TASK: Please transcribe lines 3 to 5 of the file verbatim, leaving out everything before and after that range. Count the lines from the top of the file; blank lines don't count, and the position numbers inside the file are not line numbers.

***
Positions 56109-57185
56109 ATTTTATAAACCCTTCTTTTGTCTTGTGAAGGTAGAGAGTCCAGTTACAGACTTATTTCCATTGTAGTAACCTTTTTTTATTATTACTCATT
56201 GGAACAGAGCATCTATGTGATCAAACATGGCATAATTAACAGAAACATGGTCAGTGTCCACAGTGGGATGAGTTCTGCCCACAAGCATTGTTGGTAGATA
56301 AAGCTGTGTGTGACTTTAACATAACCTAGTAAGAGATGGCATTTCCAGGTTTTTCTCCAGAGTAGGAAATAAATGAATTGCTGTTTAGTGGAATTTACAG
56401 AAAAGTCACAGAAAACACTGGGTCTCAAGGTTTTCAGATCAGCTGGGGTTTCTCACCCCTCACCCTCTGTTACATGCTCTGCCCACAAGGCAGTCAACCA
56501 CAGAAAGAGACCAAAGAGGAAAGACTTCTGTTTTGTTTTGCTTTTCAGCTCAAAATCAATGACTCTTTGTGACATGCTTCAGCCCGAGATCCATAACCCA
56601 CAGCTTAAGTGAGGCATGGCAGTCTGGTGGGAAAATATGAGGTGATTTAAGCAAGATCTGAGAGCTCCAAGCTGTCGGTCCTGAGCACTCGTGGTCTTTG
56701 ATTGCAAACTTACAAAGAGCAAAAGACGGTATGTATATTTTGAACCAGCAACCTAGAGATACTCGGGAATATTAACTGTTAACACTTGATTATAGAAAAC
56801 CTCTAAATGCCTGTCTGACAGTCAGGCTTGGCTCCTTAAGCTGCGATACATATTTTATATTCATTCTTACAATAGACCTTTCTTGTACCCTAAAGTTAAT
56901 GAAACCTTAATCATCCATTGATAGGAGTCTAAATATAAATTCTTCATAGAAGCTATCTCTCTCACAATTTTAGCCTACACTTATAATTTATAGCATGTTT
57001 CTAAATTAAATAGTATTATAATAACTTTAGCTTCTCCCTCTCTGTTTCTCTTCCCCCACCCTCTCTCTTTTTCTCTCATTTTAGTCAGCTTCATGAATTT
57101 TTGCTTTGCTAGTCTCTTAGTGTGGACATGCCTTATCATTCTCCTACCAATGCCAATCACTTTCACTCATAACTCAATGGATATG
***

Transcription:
56201 GGAACAGAGCATCTATGTGATCAAACATGGCATAATTAACAGAAACATGGTCAGTGTCCACAGTGGGATGAGTTCTGCCCACAAGCATTGTTGGTAGATA
56301 AAGCTGTGTGTGACTTTAACATAACCTAGTAAGAGATGGCATTTCCAGGTTTTTCTCCAGAGTAGGAAATAAATGAATTGCTGTTTAGTGGAATTTACAG
56401 AAAAGTCACAGAAAACACTGGGTCTCAAGGTTTTCAGATCAGCTGGGGTTTCTCACCCCTCACCCTCTGTTACATGCTCTGCCCACAAGGCAGTCAACCA